If we're rejected, we might feel sad or hurt. Living with dignity means honoring and embracing our vulnerable feelings. When pride rules, we think something is wrong with us for hurting; we judge ourselves as weak. Piling shame atop of our hurt magnifies our suffering.

The shame that derives from injured pride often comprises the bulk of our devastation when someone hurts us. Believing that we’re not being respected activates feelings of not being worthy. The more we live with dignity, the less we question our value as a person. If someone breaks up with us, it’s painful. But our grieving isn't complicated by bouts of self-doubt and self-denigration.

Pride gives away our power. We try to control how we're being seen. Dignity is not so concerned about how others perceive us; it rests securely on how we're viewing and holding ourselves.

Dignity recognizes that being vulnerable doesn't mean something's wrong with us. We can courageously explore how we might have contributed to difficulties in a relationship, but we do so with dignity and self-respect. Pride may prevent us from looking at our role in an interpersonal conflict. Pride is allergic to taking responsibility for our actions. Instead, we get fixated on blaming, accusing, or attacking.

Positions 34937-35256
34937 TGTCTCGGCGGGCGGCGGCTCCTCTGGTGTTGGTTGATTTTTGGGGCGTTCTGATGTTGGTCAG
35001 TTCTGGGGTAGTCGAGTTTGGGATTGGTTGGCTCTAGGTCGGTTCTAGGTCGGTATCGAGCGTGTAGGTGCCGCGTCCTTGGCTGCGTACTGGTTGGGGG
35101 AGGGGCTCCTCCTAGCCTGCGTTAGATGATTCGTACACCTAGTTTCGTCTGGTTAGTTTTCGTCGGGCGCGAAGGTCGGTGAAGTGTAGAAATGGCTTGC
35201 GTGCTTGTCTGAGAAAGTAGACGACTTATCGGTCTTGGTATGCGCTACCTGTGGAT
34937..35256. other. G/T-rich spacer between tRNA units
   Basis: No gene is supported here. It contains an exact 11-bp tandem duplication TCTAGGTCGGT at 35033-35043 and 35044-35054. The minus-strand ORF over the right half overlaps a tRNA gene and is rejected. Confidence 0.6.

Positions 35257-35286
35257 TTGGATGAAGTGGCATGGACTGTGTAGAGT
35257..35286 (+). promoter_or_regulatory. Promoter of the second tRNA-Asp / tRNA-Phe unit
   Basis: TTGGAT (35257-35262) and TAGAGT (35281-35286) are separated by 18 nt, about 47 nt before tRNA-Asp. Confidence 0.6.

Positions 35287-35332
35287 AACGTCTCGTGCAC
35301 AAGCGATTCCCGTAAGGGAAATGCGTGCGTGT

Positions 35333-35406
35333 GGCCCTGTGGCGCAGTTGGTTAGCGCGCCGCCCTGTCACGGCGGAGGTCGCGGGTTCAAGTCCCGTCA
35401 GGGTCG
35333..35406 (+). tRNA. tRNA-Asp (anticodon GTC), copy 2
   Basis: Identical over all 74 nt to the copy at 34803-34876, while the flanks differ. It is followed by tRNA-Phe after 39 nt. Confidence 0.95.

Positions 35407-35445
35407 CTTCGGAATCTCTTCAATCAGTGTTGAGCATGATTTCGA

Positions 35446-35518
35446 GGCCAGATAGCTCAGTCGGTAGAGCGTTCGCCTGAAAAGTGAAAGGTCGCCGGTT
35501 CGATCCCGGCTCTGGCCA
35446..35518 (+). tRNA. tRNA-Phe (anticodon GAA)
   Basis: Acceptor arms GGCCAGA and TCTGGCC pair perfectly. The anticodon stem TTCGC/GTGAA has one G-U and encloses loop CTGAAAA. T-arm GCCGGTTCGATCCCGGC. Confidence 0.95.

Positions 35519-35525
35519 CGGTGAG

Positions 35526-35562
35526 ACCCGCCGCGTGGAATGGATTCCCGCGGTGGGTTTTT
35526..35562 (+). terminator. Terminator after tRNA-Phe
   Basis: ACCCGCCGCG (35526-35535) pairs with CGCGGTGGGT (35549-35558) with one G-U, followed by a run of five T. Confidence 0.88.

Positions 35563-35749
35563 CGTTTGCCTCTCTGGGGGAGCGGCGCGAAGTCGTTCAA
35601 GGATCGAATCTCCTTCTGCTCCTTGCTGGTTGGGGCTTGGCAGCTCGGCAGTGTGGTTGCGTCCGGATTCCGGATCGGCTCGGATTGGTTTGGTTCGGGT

It is not undignified to make mistakes. What is undignified is to not learn and grow from them. Pride keeps us stuck--spinning our own wheels in the quicksand of narcissism.

We can’t expect ourselves to always maintain our dignity; it is prone to being eclipsed by our fears and shame. We can practice returning to affirm our dignity when we’re succumbing to foolish pride or losing our way.

Differentiating pride from dignity can help us embrace what sustains us. Moving from misguided pride to life-affirming dignity invites us to continually bring gentleness toward ourselves—accepting and loving ourselves as we are rather than attaching to how we think we should be.

© John Amodeo

More from Psychology Today

More from John Amodeo Ph.D., MFT

More from Psychology Today